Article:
View from Germany: German Apprenticeships

By Corinna Bienger on Email

The system of education after school is very unique in Germany – or so we feel. Over a period of thee years, our young people join companies for a dual education, meaning learning on the job mixed with terms in vocational schools. But Germany also has a string of technical universities, whose main role is to equip the country’s future labor force.

Such apprenticeship schemes have their roots in the country’s medieval guilds. They play a major part in the continuing success of today’s Germany – in spite of the continuing troubles besetting the euro zone.

The German economy is quite export-oriented and one of its strengths is high-quality, hi-tech products, but you do need a plentiful supply of medium and high-qualified labor to deliver these products. That is why Germany has what’s known as a ‘dual system’.

The apprentices must be given structured training by their employer, alongside the general and vocational education they receive. It all ensures Germany has enough labor to do the jobs.

However, what is abundantly clear is that there’s little point in other European countries to be creating tens of thousands more apprenticeships, if there’s no commercial demand for the precise skills the young people are to be taught.

For apprenticeships to work for young people, for industries, and for taxpayers, the trainees need to be fed into long-term successful businesses, committed to planning future products and investing in the workforce, which will be equipped to produce them.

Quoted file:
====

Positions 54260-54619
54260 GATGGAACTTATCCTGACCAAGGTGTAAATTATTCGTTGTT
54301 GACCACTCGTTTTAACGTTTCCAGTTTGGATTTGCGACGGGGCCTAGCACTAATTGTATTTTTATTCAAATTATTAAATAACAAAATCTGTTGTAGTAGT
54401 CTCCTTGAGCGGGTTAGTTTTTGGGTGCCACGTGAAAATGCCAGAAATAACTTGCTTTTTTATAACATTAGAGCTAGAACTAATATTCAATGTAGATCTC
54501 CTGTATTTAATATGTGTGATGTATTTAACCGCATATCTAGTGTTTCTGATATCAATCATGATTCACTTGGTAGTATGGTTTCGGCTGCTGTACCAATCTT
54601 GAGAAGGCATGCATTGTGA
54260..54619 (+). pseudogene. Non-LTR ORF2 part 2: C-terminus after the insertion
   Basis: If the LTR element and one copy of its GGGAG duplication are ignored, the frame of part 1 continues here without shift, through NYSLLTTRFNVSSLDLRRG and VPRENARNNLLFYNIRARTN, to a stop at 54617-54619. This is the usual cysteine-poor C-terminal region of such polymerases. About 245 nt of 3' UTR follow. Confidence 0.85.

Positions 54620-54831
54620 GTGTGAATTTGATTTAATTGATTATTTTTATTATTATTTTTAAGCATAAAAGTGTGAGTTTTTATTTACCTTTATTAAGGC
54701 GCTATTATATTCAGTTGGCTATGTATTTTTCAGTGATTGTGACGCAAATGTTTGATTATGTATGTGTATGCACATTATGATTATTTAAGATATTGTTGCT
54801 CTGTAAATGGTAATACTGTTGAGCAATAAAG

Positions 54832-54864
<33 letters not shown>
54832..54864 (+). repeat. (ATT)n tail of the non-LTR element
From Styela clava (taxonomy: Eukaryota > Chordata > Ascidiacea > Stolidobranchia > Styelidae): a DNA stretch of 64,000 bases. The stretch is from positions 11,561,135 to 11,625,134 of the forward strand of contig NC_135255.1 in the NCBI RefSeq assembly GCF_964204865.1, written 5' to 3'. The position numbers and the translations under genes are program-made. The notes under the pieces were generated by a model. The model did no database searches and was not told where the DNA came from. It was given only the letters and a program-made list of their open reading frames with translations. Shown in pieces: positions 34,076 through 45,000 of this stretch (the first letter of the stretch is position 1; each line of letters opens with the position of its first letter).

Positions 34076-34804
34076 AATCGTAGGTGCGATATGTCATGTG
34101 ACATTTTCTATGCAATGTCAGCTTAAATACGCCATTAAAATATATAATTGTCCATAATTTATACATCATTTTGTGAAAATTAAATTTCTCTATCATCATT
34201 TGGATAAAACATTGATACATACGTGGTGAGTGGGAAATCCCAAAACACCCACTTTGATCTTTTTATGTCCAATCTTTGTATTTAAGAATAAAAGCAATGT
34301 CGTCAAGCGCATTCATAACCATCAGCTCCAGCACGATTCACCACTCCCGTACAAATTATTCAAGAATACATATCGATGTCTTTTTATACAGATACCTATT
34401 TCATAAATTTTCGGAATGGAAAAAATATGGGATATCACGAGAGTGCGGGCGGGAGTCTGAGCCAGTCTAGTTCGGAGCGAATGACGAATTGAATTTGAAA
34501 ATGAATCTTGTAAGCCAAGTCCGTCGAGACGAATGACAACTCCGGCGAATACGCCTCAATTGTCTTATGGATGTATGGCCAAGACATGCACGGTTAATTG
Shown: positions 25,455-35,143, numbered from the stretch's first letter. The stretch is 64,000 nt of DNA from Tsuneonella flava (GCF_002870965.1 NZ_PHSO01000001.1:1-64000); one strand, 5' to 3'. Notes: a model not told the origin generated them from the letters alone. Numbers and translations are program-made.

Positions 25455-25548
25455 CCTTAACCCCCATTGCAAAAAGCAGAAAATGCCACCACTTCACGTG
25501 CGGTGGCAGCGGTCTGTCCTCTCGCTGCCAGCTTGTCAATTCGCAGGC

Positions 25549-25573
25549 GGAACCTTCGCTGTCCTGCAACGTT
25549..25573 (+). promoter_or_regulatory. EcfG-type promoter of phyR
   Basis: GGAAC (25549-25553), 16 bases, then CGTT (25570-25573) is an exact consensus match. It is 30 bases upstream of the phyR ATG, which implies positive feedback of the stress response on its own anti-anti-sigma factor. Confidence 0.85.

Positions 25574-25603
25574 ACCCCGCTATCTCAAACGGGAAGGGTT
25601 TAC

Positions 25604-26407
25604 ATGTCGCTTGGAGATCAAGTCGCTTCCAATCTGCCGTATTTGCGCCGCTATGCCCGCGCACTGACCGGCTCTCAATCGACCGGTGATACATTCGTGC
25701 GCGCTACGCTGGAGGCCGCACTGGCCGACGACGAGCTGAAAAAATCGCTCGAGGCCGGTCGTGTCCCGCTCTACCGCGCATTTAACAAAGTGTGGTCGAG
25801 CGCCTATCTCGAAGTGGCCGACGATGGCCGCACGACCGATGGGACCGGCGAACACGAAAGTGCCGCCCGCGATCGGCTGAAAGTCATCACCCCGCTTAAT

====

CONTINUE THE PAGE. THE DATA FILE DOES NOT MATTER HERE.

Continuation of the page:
You need a school system which supports this work system. We have this tradition in Germany of being loyal to the company. We also have a technology focus here in Germany. For that you need very skilled people.

It’s a system supported by politicians and society and needed by the companies. And for countries that have all but lost their industrial base, that’s a tall order indeed.

There is a down side to this kind of apprenticeship education, though. Jobs are based on this education, and a cross-over is difficult to accomplish. You can’t work in a hotel, for example, if you haven’t been educated for it for three years. That requires people to stay in their line of work, but then it also makes Germans highly qualified in their jobs.

 

Photo © York Labour

Corinna Bienger